Jennifer Givens Joins Innocence Project Clinic as Legal Director

Experienced Litigator Will Co-Teach Class, Investigate and Try Cases
Jennifer Givens

"Exposing the law students to cases from the clinic will encourage them to put their talents to good use," Jennifer Givens said.

August 11, 2015

Litigation veteran Jennifer Givens has joined the Innocence Project Clinic at the University of Virginia School of Law as legal director.

In her new role, Givens will work with students as they investigate and litigate wrongful convictions of inmates in Virginia. She will co-teach the classroom portion of the clinic with Director of Investigation Deirdre Enright , investigate cases and file pleadings, and help evaluate which cases the clinic will take. Because some of the cases may go to court, Givens' role will include litigation and related efforts in those situations.

"This is an area of law that I feel very passionately about, so I feel fortunate to be able to do this critically important work," Givens said. "I'm looking forward to being a part of the Law School community and working with the exceptional students and faculty as we do our best to serve the interest of the clinic's clients."

Most recently, Givens worked in Philadelphia as an assistant federal defender with the Capital Habeas Unit of the Federal Defender Office for the Eastern District of Pennsylvania. She also previously handled death penalty appeals at the Virginia Capital Representation Resource Center in Richmond and in Charlottesville. Her career successes include securing a grant of clemency for a severely mentally ill client and winning a life sentence for an intellectually disabled client, both of whom had been sentenced to death in Virginia.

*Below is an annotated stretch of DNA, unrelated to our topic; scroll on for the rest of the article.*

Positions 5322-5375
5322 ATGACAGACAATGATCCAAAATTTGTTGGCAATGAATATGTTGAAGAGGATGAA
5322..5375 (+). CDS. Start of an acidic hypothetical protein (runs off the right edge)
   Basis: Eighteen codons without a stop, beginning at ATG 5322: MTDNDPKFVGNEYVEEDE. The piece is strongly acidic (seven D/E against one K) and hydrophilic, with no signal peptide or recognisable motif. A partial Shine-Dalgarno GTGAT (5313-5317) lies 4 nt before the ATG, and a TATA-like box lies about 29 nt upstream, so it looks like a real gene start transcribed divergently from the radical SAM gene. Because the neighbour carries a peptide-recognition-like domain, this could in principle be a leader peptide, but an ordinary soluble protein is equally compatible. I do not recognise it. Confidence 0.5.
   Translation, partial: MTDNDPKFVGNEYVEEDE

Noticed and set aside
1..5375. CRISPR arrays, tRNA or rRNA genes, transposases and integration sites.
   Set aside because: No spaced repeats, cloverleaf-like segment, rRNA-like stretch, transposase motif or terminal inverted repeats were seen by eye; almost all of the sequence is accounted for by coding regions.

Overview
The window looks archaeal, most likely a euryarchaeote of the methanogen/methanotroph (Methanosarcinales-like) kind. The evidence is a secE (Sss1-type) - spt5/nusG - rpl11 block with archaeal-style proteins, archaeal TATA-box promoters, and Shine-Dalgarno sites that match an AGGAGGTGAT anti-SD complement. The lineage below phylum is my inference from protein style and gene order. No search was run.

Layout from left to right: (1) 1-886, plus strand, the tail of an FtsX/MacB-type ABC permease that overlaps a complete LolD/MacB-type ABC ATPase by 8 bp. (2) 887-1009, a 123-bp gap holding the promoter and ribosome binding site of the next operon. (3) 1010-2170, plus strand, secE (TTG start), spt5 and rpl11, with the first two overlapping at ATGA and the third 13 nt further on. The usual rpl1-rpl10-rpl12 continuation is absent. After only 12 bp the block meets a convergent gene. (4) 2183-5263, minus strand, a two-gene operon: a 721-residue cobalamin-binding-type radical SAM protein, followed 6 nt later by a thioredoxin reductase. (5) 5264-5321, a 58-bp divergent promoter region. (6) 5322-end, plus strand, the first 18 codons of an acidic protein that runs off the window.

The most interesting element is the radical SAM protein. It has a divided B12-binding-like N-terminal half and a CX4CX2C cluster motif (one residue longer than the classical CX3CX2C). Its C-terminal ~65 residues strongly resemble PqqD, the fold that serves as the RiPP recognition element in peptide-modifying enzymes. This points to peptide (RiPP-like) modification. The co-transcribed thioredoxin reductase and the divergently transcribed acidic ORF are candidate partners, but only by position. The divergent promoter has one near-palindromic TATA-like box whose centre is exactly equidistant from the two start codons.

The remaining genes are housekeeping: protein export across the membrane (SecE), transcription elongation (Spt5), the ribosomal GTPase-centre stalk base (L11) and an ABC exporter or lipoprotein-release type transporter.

"The same types of issues are generally at play in all of these cases," she said. "We'll re-examine cases in the hopes of determining what went wrong at trial."

Givens has served as an adjunct professor at Temple University School of Law and has regularly spoken at local and national capital habeas corpus trainings and conferences. She is a member of the Virginia, Pennsylvania and Georgia bars. She earned her J.D. from DePaul University in Chicago, and her undergraduate degree from Furman University in Greenville, South Carolina.

Enright said Givens will make a strong addition to the clinic team.

"The Innocence Project at UVA School of Law couldn't be more pleased to welcome Jennifer Givens as our new legal director," Enright said.

"There are only a handful of lawyers in the whole country who can claim the necessary legal expertise that Professor Givens can, having devoted her entire legal career to the post-conviction defense of both state death row clients in Virginia and federal death row clients while working in Pennsylvania. She is a necessary asset to both of our clinics — the Innocence Project clinic and the student volunteer group, the Virginia Innocence Project Pro Bono Clinic — and of course, to all our clients."

Givens said she is looking forward to helping foster student interest in criminal post-conviction work.

"The criminal justice system remains in desperate need of talented and devoted lawyers," she said. "And the system certainly remains in dire need of prosecutors and defenders who are smart, fair and committed to their responsibilities under the constitution. Exposing the law students to cases from the clinic will encourage them to put their talents to good use in that respect."

The clinic began in 2008, and since then has helped Virginia clients wrongly convicted in murder, rape and robbery cases, helped clear the state's backlog of untested DNA samples and helped change court procedure on exculpatory evidence. The clinic is also popularly known for its recent involvement in " Serial ," the hit podcast that re-examined a murder conviction in Maryland.

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Founded in 1819, the University of Virginia School of Law is the second-oldest continuously operating law school in the nation. Consistently ranked among the top law schools, Virginia is a world-renowned training ground for distinguished lawyers and public servants, instilling in them a commitment to leadership, integrity and community service.

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